Wie viele andere habe ich es versucht und war damit zufrieden. Da beide Sprachen eine unterschiedliche Geschichte haben ergeben sich unterschiedliche Konzepte, die sie versuchen zu vermitteln. Sie werden den Kurs aus einem anderen Gesichtspunkt heraus angehen, insbesondere weil unterschiedliche Gruppen den Kurs erarbeitet haben. Sie haben so viel Anstrengung in Ihr Lernen gesteckt, ich würde sagen, Sie sollten es versuchen.
Congratulations on your achievement!
I'd suggest following and contributing to German Internet forums on topics that you find interesting. For me, reading about an interesting subject matter in the language that I'm learning is really rewarding. It's a kind of break from your active language-learning, at the same time stabilizing the language patterns in your brain (provided that the people write decent sentences ;-)).
Good luck for your future endeavors!
I like some of the memrise German courses. I think I will finish the One i started in January but stopped working on in April. Also i really like this course called Fluenz German. Its expensive, but well designed and very comprehensive. They give you lots of drills on the words, phrases and sentence structure of german. There are also brief but great lectures that describe and explain everything in great detail. It really sticks in your brain more easily than Duolingo German to me. I started it months ago but in some ways Duolingo was more enjoyable so I stopped Fluenz for a while. The points you get for completing lessons, the social aspects of the program and the speed that new words and topics are introduced in Duolingo made it more attractive to me.
Just a comment on Babel. I started learning German with Babel before I discovered Duolingo. What irritated me about the Babel platform was that items were considered wrong if you inadventantly put an extra space somewhere in the answer. I'm not a very accurante typist and being marked down for a misstep I couldn't even see was very annoying. Apparently, their program is not very flexible in that regard. The right answer may be there but if it starts one space late, it is wrong.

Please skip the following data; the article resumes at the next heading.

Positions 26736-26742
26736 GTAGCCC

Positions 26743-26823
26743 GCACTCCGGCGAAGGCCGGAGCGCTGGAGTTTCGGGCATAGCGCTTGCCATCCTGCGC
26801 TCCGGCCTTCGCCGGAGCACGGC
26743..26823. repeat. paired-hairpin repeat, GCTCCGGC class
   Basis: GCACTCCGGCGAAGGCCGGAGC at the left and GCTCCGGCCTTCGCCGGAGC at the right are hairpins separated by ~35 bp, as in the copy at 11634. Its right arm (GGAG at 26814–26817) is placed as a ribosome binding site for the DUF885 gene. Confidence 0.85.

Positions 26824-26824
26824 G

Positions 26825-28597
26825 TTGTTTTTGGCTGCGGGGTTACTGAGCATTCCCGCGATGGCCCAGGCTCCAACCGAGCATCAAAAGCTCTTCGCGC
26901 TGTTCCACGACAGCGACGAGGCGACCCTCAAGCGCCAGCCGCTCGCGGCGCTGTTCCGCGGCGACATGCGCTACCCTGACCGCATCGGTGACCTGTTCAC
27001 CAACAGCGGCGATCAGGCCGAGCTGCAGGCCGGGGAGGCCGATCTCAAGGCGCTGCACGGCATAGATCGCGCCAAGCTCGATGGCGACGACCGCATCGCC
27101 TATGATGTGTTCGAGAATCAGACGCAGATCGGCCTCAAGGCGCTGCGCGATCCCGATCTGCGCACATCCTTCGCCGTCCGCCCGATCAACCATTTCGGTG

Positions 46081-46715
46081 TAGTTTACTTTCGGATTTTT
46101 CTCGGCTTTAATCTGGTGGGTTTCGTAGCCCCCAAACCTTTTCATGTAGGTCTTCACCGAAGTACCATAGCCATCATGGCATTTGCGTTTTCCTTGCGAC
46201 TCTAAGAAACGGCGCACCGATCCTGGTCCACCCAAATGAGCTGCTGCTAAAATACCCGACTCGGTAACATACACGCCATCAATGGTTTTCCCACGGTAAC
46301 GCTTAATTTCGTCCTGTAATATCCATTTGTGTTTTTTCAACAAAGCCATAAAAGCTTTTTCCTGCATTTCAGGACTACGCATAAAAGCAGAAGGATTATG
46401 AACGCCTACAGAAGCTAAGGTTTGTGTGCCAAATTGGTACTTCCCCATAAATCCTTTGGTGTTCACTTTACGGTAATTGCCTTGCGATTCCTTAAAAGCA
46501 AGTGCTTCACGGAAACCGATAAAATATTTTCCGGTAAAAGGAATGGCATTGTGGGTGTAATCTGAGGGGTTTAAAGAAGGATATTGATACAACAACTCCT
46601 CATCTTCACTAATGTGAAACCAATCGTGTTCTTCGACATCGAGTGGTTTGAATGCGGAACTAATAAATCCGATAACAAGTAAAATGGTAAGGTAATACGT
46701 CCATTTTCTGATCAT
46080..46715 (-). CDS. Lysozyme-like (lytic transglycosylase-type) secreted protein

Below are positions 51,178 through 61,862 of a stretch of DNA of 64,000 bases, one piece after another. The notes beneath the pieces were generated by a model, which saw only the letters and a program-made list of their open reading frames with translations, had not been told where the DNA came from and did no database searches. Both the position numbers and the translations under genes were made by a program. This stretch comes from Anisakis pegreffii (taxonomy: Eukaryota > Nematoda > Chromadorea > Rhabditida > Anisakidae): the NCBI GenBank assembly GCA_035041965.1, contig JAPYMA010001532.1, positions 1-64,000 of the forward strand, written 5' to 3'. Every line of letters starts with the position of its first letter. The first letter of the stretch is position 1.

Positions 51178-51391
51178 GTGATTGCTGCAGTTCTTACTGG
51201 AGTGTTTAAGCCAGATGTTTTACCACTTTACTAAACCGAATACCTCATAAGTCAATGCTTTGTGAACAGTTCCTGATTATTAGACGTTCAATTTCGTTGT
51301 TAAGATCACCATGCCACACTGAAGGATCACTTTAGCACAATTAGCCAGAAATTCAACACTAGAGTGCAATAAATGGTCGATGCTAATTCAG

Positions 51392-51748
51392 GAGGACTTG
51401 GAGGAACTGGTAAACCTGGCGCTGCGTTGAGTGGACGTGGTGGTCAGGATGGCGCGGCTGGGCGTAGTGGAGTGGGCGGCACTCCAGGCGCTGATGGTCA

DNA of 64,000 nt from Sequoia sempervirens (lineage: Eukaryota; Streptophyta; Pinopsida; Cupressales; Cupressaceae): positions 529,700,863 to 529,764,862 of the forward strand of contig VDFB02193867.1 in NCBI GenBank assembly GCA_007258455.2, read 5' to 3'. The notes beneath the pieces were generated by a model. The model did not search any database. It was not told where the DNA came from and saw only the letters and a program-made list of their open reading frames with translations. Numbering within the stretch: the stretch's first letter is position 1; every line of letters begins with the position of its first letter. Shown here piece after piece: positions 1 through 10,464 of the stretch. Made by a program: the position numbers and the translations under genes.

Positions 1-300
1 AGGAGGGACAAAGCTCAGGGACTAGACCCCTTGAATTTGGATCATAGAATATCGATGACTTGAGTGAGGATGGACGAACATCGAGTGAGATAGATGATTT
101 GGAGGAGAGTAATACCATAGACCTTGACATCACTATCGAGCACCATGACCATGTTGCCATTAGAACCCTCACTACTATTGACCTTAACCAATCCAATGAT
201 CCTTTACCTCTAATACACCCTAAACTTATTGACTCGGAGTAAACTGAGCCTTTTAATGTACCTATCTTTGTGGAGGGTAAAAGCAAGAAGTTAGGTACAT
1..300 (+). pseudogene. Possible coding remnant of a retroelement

Congratulations on finishing the tree. Check out Clozemaster too. I have found it helpful.
I am fairly satisfied. I was exposed to a lot of words in a reasonably short window of time. I have learned a modest amount and I enjoyed the process. I did find the structure of the learning, or lack thereof somewhat annoying at times. Take for example the word, zufreiden, which means satisfied. I learned that before Duolingo introduced freiden, peace. German is challenging enough without having it thrown at you. I liked it overall though. There are a few other programs that I liked more in some ways. I like Fluenz German. it is very well structured with 15 minute lectures that follow each of the approximately 150 units. I was learning a lot, but they drill so much over the same material that I found it somewhat boring and tedious. Memrise has good German courses also. I found myself doing duolingo more for reasons that I don't fully understand. Overall, I am happy for the Duolingo German experience. I will continue using it, but I will be branching out and using other sources much more now.
Thank you J-Bai. One thing you might consider doing is focusing on reviewing past lessons a great deal. When I had to strengthen sections I would re-do each section rather than using the option of pushed the strengthen button and simple strengthen the areas that were weak. I would review the entire topic.
Try to limit your forward progress through the german tree to one or two new subjects at most each day. For example, lets say your next lesson is Prepositions. What I would do if I found a lesson particularly difficult is I would do each of the 5 preposition lessons two or even three times before I moved onto the next lesson. The next day I would do the next lesson on the tree which is Materials. If I found it difficult I would do each lesson at least twice. This way you get lots of points and you spend and little extra time learning some of the more difficult words. My goal has been to complete between 50 and 250 XP every day and 800-1400 XP each week.
I became a part of one of the Duolingo German groups. Seeing how the other group members were studying helped to keep me motivated as well. You might consider joinging a group using your smart phone.
These are a few things you can do to progress faster and learn a bit more.